6. A receptacle comprising a section of sheet material folded to define front and back portions suitably secured to provide a sealed pocket, a commodity contained in said pocket, a tab defined by a fold on said front portion extending outwardly thereof and having a free end, said back portion having a fold at a point beyond the fold on said front portion defining a flap having a free end overlying said tab, means securing the fiap and 7 tab together at points removed from their free ends with said free ends of the tab and flap unsecured, whereby said free ends are readily adapted to be separately held and pulled apart for opening the sealed pocket, said back portion adjacent the fold therein having a second fold, and an attaching tape secured in said second fold.

7. A receptacle comprising a section of sheet material folded to define front and back portions forming a pocket, a commodity contained in said pocket, a tab defined by a fold on said front portion extending outwardly thereof and having a free end, a flap extending from said back portion at a point beyond the fold on the front portion and having a free end overlying said tab, and a film of adhesive at each side of said fold in said front portion sealing said pocket with said free ends of the tab and flap unsecured, whereby said free ends are readily adapted to be separately held and pulled apart for opening the sealed pocket.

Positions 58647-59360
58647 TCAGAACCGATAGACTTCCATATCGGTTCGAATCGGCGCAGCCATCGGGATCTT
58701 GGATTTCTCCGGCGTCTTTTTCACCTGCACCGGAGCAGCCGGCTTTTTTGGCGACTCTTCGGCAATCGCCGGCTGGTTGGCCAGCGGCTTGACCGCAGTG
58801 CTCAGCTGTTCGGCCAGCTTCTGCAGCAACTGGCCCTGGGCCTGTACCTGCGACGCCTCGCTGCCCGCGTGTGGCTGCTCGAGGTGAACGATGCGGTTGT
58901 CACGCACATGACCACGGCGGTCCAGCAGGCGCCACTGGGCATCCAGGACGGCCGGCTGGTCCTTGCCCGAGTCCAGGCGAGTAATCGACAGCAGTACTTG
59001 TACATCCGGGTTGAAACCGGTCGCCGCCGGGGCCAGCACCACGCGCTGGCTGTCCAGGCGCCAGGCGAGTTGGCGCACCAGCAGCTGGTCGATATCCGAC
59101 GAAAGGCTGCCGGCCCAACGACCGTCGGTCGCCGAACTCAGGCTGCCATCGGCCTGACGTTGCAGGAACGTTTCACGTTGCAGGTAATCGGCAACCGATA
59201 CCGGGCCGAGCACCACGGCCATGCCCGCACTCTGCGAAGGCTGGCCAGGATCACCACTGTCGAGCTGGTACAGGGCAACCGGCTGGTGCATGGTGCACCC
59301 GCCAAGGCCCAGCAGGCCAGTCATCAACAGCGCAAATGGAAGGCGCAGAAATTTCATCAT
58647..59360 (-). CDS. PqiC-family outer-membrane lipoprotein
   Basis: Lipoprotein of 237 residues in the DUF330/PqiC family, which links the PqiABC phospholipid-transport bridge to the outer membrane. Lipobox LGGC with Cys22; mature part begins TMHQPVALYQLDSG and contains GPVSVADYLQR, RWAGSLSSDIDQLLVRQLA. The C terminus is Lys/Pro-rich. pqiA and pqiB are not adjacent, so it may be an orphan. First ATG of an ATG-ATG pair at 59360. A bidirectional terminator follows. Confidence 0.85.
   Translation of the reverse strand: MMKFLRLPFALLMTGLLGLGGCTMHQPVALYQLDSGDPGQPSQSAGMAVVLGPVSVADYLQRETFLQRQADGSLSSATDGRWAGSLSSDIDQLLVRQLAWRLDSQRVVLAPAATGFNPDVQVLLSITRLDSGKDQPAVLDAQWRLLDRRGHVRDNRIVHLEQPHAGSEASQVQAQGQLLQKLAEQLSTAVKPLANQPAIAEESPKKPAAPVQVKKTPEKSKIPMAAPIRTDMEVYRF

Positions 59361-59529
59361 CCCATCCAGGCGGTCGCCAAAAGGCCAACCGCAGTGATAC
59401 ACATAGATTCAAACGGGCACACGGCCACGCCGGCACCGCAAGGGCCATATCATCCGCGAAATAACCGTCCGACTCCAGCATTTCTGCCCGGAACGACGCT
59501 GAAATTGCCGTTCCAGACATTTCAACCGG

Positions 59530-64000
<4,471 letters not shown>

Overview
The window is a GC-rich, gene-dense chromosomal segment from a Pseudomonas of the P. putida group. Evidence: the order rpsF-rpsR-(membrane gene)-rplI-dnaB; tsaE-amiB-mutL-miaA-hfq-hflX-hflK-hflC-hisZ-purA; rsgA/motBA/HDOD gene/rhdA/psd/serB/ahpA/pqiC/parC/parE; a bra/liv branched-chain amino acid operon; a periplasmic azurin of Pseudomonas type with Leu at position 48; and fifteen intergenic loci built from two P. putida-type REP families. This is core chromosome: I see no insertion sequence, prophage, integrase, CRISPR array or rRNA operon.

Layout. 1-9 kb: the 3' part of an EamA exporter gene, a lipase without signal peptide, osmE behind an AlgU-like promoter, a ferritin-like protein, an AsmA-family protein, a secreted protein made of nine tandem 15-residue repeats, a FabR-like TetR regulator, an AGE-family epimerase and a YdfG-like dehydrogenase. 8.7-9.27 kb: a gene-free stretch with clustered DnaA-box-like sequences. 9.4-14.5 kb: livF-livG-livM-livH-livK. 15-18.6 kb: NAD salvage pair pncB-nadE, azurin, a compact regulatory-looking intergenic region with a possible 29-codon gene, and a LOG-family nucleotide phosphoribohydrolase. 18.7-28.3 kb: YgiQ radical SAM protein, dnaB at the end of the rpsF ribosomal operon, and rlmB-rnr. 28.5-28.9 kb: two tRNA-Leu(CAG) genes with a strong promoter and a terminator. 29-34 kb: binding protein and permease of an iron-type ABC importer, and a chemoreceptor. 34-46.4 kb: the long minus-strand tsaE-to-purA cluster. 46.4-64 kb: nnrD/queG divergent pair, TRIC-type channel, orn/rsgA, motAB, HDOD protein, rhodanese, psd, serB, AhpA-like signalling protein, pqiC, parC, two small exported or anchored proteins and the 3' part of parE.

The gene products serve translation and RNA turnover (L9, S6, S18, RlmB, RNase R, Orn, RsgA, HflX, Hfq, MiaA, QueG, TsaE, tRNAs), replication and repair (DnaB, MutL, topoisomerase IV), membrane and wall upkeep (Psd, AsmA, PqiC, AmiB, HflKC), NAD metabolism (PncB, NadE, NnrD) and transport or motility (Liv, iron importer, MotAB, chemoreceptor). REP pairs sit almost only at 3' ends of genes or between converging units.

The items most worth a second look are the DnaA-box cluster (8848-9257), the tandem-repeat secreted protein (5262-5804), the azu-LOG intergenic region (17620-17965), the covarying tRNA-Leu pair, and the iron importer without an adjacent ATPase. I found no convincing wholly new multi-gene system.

8. A receptacle comprising a section of sheet material folded to define front and back portions forming a pocket, a commodity contained in said pocket, a tab defined by a fold on said front portion extending outwardly thereof and having a free end, said back portion having a fold at a point beyond the fold on said front portion defining a flap having a free end overlying said tab, and a film of adhesive at each side of said fold in said front portion sealing said pocket with said free ends of the tab and fiap unsecured, whereby said free ends are readily adapted to be separately held and pulled apart for opening the sealed pocket.

9. A receptacle comprising a section of sheet material folded to define front and back portions forming a pocket, a commodity contained in said pocket, a tab defined by a, fold on said front portion extending outwardly thereof and having a free end, said back portion having a fold at a point beyond the fold on said front portion defining a flap having a free end overlying said tab, a film of adhesive sealing said pocket and a second film of adhesive securing the fiap and tab together at points removed from their free ends, said back portion adjacent the fold therein having a second fold, and an attaching tape secured in said second fold.